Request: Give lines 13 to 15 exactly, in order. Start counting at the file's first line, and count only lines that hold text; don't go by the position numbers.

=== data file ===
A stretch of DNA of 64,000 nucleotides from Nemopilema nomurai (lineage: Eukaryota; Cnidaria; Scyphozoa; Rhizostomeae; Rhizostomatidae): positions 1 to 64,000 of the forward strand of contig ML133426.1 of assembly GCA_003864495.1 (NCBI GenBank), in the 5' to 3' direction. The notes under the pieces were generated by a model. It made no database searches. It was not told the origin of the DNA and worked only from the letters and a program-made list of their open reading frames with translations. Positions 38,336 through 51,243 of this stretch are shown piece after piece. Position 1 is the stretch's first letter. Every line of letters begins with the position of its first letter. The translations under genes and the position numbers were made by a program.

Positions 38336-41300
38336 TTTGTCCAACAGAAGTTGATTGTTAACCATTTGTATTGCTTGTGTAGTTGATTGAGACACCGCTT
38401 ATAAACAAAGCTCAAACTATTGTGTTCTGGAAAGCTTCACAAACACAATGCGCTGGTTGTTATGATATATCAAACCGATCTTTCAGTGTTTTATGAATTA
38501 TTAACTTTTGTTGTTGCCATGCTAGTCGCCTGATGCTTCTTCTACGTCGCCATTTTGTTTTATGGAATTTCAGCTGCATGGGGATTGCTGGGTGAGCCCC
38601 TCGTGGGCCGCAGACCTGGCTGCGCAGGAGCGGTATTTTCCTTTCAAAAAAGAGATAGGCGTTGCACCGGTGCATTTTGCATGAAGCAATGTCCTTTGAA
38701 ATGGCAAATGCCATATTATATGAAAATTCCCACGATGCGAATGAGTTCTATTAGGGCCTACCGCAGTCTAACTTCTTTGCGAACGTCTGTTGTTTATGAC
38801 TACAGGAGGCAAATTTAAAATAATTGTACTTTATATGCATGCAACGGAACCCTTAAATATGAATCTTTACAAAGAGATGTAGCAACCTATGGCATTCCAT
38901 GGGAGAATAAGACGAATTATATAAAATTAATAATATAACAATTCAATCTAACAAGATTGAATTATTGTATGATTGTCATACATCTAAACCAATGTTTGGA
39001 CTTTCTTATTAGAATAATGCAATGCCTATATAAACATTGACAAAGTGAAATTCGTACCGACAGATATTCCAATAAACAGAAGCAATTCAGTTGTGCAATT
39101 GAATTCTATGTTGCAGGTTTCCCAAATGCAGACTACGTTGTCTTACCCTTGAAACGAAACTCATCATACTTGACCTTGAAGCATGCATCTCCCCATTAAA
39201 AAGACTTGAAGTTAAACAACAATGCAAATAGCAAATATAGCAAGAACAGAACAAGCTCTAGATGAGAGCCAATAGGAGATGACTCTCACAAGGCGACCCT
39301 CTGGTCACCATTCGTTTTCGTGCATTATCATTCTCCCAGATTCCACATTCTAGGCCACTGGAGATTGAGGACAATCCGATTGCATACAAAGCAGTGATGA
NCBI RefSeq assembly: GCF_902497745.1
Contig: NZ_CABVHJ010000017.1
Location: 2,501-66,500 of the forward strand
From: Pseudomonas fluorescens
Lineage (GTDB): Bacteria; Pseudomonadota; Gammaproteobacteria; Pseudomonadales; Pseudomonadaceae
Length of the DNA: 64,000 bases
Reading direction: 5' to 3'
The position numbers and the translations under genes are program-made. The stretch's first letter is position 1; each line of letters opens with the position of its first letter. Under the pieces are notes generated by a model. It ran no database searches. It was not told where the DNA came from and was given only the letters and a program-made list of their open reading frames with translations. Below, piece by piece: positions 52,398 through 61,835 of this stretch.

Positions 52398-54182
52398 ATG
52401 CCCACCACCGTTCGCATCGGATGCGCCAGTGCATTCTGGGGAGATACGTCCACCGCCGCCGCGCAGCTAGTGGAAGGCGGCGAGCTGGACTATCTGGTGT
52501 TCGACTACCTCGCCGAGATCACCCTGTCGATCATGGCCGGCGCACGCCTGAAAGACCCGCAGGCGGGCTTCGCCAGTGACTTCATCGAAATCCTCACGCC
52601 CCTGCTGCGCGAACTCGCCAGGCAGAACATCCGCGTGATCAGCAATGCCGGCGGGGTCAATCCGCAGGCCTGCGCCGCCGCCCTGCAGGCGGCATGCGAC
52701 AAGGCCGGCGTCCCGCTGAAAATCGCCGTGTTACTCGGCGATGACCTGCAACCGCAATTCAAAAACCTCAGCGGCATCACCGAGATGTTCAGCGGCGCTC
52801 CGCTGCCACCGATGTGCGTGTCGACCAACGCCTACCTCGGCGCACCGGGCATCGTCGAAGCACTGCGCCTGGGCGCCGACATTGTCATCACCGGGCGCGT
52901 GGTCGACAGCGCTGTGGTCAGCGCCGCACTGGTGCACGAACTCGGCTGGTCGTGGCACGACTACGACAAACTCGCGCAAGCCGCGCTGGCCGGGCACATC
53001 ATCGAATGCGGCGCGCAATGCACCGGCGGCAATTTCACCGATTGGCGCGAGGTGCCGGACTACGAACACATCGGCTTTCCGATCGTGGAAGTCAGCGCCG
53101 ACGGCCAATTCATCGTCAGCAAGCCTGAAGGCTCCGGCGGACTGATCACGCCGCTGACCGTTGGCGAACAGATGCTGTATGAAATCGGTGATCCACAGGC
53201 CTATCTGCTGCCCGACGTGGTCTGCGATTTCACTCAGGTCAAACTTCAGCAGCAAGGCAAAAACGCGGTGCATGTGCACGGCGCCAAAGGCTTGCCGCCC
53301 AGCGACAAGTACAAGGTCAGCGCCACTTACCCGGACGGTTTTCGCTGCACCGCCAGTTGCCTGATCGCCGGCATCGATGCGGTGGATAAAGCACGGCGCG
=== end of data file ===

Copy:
39301 CTGGTCACCATTCGTTTTCGTGCATTATCATTCTCCCAGATTCCACATTCTAGGCCACTGGAGATTGAGGACAATCCGATTGCATACAAAGCAGTGATGA
NCBI RefSeq assembly: GCF_902497745.1
Contig: NZ_CABVHJ010000017.1